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You may know a dog owner who shares a beer with their pet from time to time without any noticeable negative effects—and some dogs love the taste of beer. But can dogs drink beer?
Alcohol can be highly dangerous for dogs, even in limited amounts. Dogs can and do suffer from alcohol poisoning, and experience the same negative effects as humans from ethanol at much lower doses.
If you catch your dog happily slurping up a puddle of beer from an overturned pint glass, and notice any of the worrisome symptoms detailed below, call your vet immediately.
Your dog may need IV treatment, rehydration measures, and close monitoring to stop their ethanol poisoning from progressing.
Dogs Can’t Drink Beer? But My Dog Loves It!
A dog’s liver isn’t designed to process alcohol. And, just like humans, dogs can suffer from alcohol poisoning or toxicity.
A dog’s smaller size makes them more susceptible to quickly over-imbibing. Depending on your dog’s size and the alcohol volume of the beverage, beer can quickly become dangerous for your dog.
So when it comes to your best friend, you may share the couch to watch a favorite TV show and take them on your brewery visits, but definitely abstain from sharing your favorite beer.
Higher Alcohol Content Means Higher Danger
Though a good beer may seem to pleasantly intoxicate dogs just like humans, think of your dog as the ultimate “lightweight.” They may experience intoxication much faster than any human you know, and that intoxication could make them fearful or even aggressive.
An important consideration, if your dog has found their way into your favorite microbrew, is the beer’s alcohol content.
If your dog accidentally drinks beer with a higher alcohol content, then your dog is much more likely to experience the negative effects of alcohol consumption.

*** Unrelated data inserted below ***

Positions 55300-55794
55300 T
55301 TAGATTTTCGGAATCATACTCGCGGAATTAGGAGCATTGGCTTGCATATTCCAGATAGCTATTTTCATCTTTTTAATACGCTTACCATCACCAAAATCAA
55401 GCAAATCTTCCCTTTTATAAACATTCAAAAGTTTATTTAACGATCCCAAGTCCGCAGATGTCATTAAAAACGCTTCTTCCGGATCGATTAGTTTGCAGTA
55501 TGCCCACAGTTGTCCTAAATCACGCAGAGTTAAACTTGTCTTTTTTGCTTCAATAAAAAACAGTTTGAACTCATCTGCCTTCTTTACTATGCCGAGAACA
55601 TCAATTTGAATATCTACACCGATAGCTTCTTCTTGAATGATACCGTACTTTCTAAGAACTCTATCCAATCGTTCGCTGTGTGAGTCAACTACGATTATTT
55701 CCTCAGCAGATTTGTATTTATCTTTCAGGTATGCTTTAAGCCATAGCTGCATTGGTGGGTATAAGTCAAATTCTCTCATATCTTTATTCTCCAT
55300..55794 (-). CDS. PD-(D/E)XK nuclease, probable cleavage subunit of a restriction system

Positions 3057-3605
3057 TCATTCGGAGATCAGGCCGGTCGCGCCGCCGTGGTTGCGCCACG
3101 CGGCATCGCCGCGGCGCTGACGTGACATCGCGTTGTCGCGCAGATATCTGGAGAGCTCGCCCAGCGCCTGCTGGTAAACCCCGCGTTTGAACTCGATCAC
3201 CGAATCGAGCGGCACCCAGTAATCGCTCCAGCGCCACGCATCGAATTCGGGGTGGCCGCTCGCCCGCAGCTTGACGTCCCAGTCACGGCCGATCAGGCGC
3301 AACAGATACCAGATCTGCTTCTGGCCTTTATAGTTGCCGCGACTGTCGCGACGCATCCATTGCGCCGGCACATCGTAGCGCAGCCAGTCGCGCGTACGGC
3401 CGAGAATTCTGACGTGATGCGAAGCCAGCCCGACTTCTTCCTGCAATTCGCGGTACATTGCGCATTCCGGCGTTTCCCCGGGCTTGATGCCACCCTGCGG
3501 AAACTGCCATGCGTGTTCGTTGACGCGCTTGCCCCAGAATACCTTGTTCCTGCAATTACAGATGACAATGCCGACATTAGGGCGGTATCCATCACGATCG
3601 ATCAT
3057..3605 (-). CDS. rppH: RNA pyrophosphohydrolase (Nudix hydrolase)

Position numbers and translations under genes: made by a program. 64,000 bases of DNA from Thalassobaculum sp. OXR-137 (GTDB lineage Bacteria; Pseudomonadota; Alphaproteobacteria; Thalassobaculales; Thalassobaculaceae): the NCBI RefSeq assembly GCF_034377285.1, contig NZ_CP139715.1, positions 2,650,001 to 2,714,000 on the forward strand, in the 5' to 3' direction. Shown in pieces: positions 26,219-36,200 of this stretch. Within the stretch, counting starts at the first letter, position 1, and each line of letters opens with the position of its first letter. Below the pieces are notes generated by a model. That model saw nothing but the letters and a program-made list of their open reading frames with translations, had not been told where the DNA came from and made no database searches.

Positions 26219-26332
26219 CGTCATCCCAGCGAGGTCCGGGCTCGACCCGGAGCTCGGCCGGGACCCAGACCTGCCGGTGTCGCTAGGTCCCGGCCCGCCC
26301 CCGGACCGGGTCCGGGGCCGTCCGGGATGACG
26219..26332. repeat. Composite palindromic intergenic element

Again, look out for the symptoms of ethanol poisoning (see below), and talk to your vet.
Surprising Sources of Potential Danger
Dogs can experience alcohol poisoning from other sources aside from beer and the usual alcoholic beverages such as wine and liquors.
According to the Pet Poison Helpline, “When pets ingest rising bread dough, alcohol from the fermenting yeast in the dough is rapidly absorbed into the bloodstream and can result in alcohol poisoning.”
Foods and desserts that include alcohol can also be a danger to you dog, so be sure to keep more than just beer out of your dog’s reach.
Note the Danger of Hops to Dogs
Another thing to keep in mind: the hops used in beer are themselves highly dangerous to dogs. The main symptom is malignant hyperthermia: a persistent rise in body temperature above 105 degrees Fahrenheit.
While hops seem to affect some breeds more than others, there is no safe amount of hops for a dog to consume. Most studies are focused on whole hops, both fresh and dried, though some beers, such as IPAs, do have a higher hop content than other beers.
If your dog has gotten into either your homebrew kit, you have missing hops in your garden, or you think your dog has consumed either dry or fresh hops, it’s time to call your vet.
If your dog has helped themselves to your IPA and you’re concerned, it’s a good idea to contact your vet and watch out for these possible warning signs:
- Rapid breathing and/or heart rate
- An increase in body temperature (105°F/40.6°C)
- Abnormal clotting
In our post on the subject, we talk more about hops and their mysterious toxic effect on dogs.
Alcohol Poisoning in Dogs: Signs and Symptoms
The experts at PetMD advise that if your dog is only exhibiting mild symptoms and you’re confident they didn’t ingest too much beer, letting them “sleep it off” may be fine.